“It’s So Hard to Say Goodbye to Yesterday”

Okay. I’ll admit it. In my younger days, I was a fan of Boyz II Men. I think it was because it was one of the first groups I ever heard that sang A Cappella outside of church. It made me, as the oddball, non-instrumental Christian, feel a little more normal. One of their sappy love songs, or maybe a sorrowful farewell songs, is worth reviewing today.

How do I say goodbye to what we had?

The good times that made us laugh, outweighed the bad.

I thought we’d get to see forever, but forever has blown away.

It’s so hard to say goodbye to yesterday.


I don’t know where this road is gonna lead to.

All I know is where we’ve been and what we’ve been through.

If it gets me to tomorrow, I hope it’s worth all the pain.

It’s so hard to say goodbye to yesterday.


And I’ll take with me the memories to be my sunshine after the rain.

It’s so hard to say goodbye to yesterday.

So often when we experience disappointing moments, sorrows, or difficulties, we are expected to brush off the dirt, band aid our bruises, and move on. We are expected to let go of the painful past and look forward to the uncertain future. We are expected to just wave goodbye to a great past and set our sights on the future.

This is even argued Scripturally. “Brothers, I do not consider that I have made it my own. But one thing I do: forgetting what lies behind and straining forward to what lies ahead, I press on toward the goal for the prize of the upward call of God in Christ Jesus” (Philippians 3.13-14). This verse is summarized with the pattern: “Leave the past – Live the present – Look to the future”

Here’s the problem with this explanation—it’s not Scriptural! Notice in the context, Paul is telling the people that he had left his accomplishments in the past. He didn’t leave his bruises neglected nor did he leave his disappointments unacknowledged. The reality is that Paul never really got over his past. He mentions his painful past in his defense in Acts 22 and 26, calling to remembrance the fact that he had previously worked against Christ as an antagonist who persecuted the church. If you put the epistles he wrote in chronological order, at least we well as we can, you find that Paul still mentioned his past long after he became a Christian. In one of his last letters, he says of himself:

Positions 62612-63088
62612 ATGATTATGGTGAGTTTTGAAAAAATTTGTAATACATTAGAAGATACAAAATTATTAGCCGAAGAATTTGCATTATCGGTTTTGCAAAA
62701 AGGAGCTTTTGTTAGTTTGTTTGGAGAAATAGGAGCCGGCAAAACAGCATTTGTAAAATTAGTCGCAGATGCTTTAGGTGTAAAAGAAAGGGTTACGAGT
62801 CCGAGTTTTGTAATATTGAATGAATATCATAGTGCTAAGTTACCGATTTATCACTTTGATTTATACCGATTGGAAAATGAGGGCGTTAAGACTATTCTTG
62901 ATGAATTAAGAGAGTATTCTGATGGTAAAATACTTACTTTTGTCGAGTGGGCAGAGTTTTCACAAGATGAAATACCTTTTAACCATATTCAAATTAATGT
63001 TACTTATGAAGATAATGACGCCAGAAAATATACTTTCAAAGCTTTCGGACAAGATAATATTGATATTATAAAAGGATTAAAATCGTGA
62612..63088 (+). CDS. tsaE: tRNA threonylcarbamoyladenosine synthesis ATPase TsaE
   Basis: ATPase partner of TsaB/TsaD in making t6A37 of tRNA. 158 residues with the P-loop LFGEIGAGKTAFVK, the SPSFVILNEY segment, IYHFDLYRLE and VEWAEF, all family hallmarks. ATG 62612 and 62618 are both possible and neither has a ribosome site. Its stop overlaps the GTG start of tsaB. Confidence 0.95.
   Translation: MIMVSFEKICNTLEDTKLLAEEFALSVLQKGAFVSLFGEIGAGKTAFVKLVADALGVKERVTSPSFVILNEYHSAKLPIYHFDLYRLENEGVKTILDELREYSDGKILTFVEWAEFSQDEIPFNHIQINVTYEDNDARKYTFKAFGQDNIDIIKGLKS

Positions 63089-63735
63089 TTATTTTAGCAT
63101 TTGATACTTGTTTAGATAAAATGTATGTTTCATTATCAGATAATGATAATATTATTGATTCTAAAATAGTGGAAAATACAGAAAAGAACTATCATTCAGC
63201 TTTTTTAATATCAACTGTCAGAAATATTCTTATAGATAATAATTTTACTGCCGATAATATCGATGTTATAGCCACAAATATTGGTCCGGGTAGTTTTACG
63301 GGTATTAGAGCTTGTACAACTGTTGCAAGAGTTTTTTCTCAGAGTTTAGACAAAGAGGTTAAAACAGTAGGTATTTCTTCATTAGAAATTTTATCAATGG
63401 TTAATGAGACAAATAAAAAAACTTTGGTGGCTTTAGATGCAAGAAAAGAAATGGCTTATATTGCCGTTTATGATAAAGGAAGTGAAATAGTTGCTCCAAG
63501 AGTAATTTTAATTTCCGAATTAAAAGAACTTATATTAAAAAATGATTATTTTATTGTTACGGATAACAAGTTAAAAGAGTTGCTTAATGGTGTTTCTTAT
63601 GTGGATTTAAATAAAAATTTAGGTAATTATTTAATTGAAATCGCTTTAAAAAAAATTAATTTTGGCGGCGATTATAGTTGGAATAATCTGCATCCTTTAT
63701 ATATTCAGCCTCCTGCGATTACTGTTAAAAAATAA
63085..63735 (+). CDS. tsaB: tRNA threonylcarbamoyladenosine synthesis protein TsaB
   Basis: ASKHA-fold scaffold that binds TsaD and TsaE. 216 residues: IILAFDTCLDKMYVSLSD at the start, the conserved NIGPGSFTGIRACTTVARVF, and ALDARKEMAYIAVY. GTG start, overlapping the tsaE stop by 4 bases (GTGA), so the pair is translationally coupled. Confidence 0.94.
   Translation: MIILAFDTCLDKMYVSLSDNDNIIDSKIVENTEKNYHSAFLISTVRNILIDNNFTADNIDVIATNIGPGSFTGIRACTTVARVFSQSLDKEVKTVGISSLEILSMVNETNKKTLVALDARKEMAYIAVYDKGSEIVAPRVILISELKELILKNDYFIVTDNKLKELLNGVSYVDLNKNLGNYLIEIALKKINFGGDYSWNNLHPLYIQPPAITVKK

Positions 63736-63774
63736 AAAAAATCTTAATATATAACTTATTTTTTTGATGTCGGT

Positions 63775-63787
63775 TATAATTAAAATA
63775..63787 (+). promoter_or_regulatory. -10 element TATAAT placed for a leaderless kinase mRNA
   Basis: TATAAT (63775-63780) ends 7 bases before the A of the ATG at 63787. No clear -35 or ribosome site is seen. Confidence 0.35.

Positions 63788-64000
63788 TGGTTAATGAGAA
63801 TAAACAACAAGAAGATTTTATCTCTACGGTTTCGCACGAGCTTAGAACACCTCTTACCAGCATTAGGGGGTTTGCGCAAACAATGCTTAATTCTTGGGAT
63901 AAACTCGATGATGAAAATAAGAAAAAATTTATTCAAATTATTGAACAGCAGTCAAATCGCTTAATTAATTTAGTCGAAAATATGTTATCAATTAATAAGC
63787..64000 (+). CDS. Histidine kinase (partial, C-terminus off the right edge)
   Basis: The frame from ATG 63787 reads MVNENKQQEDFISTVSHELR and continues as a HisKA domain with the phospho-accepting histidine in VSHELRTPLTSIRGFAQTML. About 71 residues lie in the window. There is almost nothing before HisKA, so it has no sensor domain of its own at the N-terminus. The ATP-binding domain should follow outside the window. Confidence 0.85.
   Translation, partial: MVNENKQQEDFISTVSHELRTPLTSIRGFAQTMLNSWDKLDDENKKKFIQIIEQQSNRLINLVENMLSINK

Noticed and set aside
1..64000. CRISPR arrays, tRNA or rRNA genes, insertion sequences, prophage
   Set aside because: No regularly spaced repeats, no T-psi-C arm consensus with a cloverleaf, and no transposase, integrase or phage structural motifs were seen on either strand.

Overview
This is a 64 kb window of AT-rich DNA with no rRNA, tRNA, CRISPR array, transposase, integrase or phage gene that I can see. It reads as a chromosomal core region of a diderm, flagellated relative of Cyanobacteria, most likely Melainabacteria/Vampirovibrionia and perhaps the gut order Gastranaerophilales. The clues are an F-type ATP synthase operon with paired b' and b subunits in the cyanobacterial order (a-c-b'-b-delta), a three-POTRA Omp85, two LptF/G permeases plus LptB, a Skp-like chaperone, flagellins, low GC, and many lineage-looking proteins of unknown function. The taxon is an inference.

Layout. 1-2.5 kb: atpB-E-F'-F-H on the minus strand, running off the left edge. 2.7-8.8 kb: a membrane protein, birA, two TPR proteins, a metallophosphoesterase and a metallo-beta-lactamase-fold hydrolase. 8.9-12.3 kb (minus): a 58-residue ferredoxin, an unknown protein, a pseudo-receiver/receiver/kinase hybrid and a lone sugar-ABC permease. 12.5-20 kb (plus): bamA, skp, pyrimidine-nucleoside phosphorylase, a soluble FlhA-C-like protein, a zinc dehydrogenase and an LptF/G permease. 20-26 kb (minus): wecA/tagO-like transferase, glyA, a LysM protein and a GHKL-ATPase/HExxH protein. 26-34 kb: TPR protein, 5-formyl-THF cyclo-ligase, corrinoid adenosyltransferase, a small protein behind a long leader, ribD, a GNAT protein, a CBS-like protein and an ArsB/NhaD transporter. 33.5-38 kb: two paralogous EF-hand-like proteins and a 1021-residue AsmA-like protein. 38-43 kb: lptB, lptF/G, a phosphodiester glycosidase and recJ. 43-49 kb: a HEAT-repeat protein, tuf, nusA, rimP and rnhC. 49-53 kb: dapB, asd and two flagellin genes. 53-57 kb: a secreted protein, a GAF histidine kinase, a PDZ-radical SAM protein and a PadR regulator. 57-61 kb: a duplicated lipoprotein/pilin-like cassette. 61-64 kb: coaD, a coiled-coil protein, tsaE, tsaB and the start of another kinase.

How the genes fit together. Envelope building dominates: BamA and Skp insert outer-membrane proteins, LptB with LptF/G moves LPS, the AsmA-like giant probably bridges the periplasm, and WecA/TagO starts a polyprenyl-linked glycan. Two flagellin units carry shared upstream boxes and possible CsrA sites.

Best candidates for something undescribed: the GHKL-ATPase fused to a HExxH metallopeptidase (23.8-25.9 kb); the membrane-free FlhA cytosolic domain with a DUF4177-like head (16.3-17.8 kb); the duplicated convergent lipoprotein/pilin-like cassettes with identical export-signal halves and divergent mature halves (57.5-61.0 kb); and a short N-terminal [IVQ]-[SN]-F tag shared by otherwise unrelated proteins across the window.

I thank him who has given me strength, Christ Jesus our Lord, because he judged me faithful, appointing me to his service, though formerly I was a blasphemer, persecutor, and insolent opponent. But I received mercy because I had acted ignorantly in unbelief, and the grace of our Lord overflowed for me with the faith and love that are in Christ Jesus. The saying is trustworthy and deserving of full acceptance, that Christ Jesus came into the world to save sinners, of whom I am the foremost
(1 Timothy 1.13-15).

Paul’s past haunted him. He still felt he was the “chief of sinners” but he also recognized in the next verse “But I received mercy for this reason, that in me, as the foremost, Jesus Christ might display his perfect patience as an example to those who were to believe in him for eternal life.”

We should have an acknowledgement of our history. We have to deal with our past, our disappointments, our sorrows. We must look intently at the bad.

But as the song above says, when we can look at the past, we can often see the good has outweighed the bad. We can see that what we’ve been through, because it leads to a better future, is worth all of the pain.

So let me encourage you today to pay attention to the last two lines of this song. Let’s take the memories and let them be our sunshine after the rain.  While we must always say goodbye to yesterday because we really have no choice, let’s use our yesterdays to guide us to a better tomorrow. Let’s learn from our mistakes. Let’s grow past our pains and heal from our bruises. Let’s grieve over what might have been.

Then let’s move forward. May God’s strength which carries us past yesterday also carry us into the future. It might be hard to say goodbye to yesterday, but let’s also stay open to saying hello to the future.